Cream Candy

Which doesn’t have cream in it, of course. But it does have cream of tartar.

The short story on cream candy is that it’s sort of like taffy, except not pulled as much. If you take the ingredients of a taffy and you only pull it until it’s shiny, you’ll make a cream candy. If you pull it until it’s shiny, then pull it until it’s dull again, you’ll make taffy. (A frequent use: those spiral-shaped lollipops.)

We’ve talked about cream of tartar in the past a few times–its composition and role in baking and how it doesn’t cure smallpox. And we’ve talked about invert sugar and how it can prevent sugar from crystallizing.

When you cook sugar in liquid and it’s hot and still in a molten state, that’s called a supersaturated sugar solution–there’s more sugar in it than that amount of water would normally be able to hold. Ordinarily speaking, when that solution cools, the sucrose would start to form crystals again. If you’re making fondant or fudge, that’s good news, because sugar crystals are what holds them together.

If you’re making taffy or hard candy like lollipops, that’s bad news. You want them to be smooth all the way through. So what do you do? Well, when we learned about invert sugar, we learned that sucrose crystals have difficulty forming in a solution with free glucose and fructose.

We also learned that one way to break sucrose into glucose and fructose is to introduce an acid. And we learned in the cream of tartar lesson that it’s named that because it’s a half-neutralized tartaric acid.

So cream of tartar in cream candy is an ingredient designed to inhibit crystallization, keeping the candy smooth. Just as in taffy, the pulling aerates the candy, and it gets lighter in color as you work. (As a side note, part of the reason this name isn’t frequently used anymore is that the phrase ‘cream candy’ is also used to describe fudge and other crystalline candies where the crystals are too small to recognize in the texture.)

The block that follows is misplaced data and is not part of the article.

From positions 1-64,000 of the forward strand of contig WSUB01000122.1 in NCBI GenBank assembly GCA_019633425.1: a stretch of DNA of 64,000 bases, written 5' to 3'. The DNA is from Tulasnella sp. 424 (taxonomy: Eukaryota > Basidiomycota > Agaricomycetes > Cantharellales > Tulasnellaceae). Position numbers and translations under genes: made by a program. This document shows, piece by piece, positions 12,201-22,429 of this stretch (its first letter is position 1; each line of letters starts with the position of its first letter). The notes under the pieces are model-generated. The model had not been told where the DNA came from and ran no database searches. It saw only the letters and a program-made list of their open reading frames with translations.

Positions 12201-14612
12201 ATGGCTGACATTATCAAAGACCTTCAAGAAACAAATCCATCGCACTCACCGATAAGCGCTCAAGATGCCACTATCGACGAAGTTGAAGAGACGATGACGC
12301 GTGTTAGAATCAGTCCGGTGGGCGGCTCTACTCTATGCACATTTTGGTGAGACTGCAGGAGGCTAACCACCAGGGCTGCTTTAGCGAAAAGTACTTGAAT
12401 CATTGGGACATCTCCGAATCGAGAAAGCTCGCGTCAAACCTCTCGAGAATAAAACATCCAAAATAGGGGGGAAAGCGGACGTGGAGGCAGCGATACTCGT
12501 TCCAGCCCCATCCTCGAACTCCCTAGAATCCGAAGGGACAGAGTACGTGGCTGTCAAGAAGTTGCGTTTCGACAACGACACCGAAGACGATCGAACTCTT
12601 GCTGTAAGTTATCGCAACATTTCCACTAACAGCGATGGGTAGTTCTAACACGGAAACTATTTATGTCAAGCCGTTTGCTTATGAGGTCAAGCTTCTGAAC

Another recipe for cream candy, from the December 19, 1913 edition of The (Chicago) Day Book:

And the instructions for pulling from the molasses candy on the same page:

Cream Candy

Ingredients–Two cups granulated sugar, one cup water, one teaspoon gum arabic, one-half teaspoon cream of tartar.

Method–Dissolve the gum arabic in the water, add the sugar and cream of tartar, then place in saucepan and stir over a slow fire until sugar is melted; then cook until syrup, if dropped in cold water, is past the state of forming a soft ball, but not quite brittle. While cooking wipe off any crystals that form on sides of pan, so sugar will not granulate. Pour candy on buttered platters and, as soon as it can be handled, pull as directed for molasses candy. This candy can be flavored with any desired flavoring and pink vegetable coloring may be added to give it a rose color.

[Pulling instructions from molasses candy]
When the mixture can be handled without burning the hands take up small portions with well-buttered fingers and begin to pull rapidly. If handled dexterously, the candy can be pulled until very light and brittle. It is best for several persons to be on hand to pull, so candy will not get too hard, and sometimes two persons can pull on one strand. As soon as candy is hard and light pull into a nice even strand, then cut into short lengths; or coil on a buttered plate and chip off in uneven pieces.


Some recipes are special because you make them by yourself and share them with the world. Cream candy and taffy are not solo adventures; in fact, they’re fun things to make with friends and family, and I don’t really like taffy. To see why, and for an example of some pulling techniques using a hook (though you can just as easily use your hands, dividing up portions of candy for each individual to pull), watch this video of one family sharing the fun:

From the box of A.D. from Lutz, Florida, by way of Pennsylvania in the 1940s, and originating in Ohio in the 1920s.

Cream Candy

3 cups sugar
1/4 tsp. cream of tartar
1/2 cup water
1/2 cup vinegar

Boil together without stirring until it becomes brittle in cold water. Cool and pull till white and glossy. Add flavor while pulling.

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